The first “Paddington” film was released in 2014 and it became one of the most successful children’s films ever. A bona fide hit around the world, but “Paddington 2” tops the first one or pure pleasure.

Directed by Paul King, the film follows the adorable and extremely polite marmalade sandwich-eating bear, who has become a member of the community after moving in with the Brown family who rescued him from Paddington Station in London. Voiced brilliantly by Ben Whishaw, the Peruvian bear finds himself searching for employment to pay for the perfect gift for his dear Aunt Lucy’s 100th birthday. Some of the odd jobs include comically trying to become a window washer, which has hilarious but disastrous results. He is determined none the less to make just enough money to buy a pop-up book of London that he spies in a

bookstore window.

Sadly, a suspicious bearded man, on a bicycle, steals it away, leaving Paddington to try to track him down. Gasp, he gets framed and thrown into prison himself, where the film follows his adventures trying to fit in with the other inmates, particularly the grumpy cook Knuckles (Brendan Gleeson). He shares his magic recipe for those marmalade sandwiches—much better than prison slop. These exchanges are fun, and the Brown family, which includes characters voiced by Hugh Bonneville, Sally Hawkins and Julie Waters, pay him visits. Soon our beloved bear gets involved in a prison break and flees prison.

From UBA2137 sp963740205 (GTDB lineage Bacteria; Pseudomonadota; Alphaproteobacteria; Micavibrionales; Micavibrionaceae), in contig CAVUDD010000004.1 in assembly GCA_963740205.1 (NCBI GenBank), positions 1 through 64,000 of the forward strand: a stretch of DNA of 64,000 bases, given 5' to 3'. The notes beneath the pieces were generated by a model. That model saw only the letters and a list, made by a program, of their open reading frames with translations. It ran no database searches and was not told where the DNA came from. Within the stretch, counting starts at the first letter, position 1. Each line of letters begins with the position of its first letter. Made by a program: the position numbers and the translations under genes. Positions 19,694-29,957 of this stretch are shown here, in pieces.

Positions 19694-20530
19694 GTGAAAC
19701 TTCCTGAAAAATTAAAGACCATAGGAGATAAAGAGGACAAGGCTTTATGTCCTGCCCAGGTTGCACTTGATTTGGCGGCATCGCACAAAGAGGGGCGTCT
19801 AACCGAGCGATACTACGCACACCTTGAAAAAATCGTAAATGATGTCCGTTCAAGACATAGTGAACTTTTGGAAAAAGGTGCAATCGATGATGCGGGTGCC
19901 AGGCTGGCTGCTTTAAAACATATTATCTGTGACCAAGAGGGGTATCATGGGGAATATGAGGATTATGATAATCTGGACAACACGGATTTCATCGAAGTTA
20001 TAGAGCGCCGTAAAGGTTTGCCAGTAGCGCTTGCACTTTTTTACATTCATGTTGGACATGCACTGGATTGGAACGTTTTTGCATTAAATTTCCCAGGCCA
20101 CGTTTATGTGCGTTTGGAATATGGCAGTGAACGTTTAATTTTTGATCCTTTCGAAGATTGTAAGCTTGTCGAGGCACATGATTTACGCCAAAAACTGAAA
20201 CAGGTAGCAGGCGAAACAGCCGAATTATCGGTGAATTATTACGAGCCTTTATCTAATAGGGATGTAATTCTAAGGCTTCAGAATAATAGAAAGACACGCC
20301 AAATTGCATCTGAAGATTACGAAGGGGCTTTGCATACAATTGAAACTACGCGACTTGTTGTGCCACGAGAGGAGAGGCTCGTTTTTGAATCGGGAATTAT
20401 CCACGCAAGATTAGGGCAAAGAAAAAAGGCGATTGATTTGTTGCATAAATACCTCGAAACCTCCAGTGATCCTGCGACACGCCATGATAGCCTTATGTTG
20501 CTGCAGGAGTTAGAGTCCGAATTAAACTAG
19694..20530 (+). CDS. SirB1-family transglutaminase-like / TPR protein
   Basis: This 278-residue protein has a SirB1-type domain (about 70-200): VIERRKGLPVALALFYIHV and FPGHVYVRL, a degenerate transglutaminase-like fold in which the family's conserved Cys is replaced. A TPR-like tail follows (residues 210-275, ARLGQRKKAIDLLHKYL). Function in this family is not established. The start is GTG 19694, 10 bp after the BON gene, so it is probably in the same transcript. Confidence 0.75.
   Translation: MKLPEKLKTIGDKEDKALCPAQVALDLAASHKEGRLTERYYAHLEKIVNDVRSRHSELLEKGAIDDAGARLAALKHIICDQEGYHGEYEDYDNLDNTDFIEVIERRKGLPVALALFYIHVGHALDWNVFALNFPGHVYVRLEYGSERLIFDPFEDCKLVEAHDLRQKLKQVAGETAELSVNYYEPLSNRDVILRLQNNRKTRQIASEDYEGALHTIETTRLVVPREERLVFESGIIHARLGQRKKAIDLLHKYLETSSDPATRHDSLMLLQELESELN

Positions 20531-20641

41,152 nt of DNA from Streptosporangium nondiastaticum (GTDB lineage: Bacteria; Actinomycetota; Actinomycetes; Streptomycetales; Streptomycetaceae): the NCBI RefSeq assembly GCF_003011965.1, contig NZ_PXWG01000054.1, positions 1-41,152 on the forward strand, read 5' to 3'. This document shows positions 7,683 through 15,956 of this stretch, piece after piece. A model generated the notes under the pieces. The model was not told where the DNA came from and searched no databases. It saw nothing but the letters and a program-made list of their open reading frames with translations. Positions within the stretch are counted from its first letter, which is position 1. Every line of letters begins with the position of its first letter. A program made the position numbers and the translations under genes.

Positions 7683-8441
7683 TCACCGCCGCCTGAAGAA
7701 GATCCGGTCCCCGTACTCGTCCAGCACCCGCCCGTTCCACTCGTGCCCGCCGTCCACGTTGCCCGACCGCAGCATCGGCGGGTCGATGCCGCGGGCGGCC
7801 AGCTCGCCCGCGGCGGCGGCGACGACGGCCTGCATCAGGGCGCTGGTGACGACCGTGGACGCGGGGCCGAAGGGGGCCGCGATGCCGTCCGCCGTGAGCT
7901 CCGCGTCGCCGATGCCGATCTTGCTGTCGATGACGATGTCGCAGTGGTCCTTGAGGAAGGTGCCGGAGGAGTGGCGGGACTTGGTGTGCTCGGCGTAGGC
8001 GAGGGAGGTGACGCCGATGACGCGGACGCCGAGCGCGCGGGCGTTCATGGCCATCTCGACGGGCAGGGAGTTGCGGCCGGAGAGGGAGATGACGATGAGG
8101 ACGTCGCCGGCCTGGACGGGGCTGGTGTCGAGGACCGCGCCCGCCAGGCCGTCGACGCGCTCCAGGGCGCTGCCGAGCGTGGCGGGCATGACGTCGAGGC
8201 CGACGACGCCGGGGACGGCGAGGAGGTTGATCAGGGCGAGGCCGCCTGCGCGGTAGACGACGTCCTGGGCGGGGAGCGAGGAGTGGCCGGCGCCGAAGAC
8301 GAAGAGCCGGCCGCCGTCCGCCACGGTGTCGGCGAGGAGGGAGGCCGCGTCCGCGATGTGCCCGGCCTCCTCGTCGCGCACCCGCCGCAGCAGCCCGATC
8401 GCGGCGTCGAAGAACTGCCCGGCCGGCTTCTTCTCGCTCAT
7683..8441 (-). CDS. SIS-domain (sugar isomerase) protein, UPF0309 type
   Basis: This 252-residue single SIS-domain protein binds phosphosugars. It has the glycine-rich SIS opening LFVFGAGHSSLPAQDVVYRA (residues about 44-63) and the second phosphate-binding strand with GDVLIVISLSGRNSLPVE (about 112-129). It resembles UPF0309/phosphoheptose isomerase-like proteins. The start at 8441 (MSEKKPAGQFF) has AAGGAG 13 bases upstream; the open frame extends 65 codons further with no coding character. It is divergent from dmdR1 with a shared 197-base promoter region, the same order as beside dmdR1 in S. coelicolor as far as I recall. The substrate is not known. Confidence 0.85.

Meanwhile, a new villain is introduced in the form of the Browns’ neighbor, Phoenix Buchanan (Hugh Grant), a self-absorbed entertainer and master of disguise who—gasp—turns out to be the guy who stole the pop-up book. It’s all about money, and the financial reason Buchanan wanted to get his hands on this particular book is revealed. Eventually, with the help of the Browns, Paddington is back on his tail and in pursuit of justice. Grant is perfectly cast here, playing the would-be musical star for all its worth and fitting into the villain shoes that Nicole Kidman “wore” so deliciously in the first film.

It is a very charming children’s film that is intelligent enough not to talk down to the audience. To that end, it’s a great family film. The screenplay is perfectly faithful in tone and style to the 1958 Michael Bond series of books.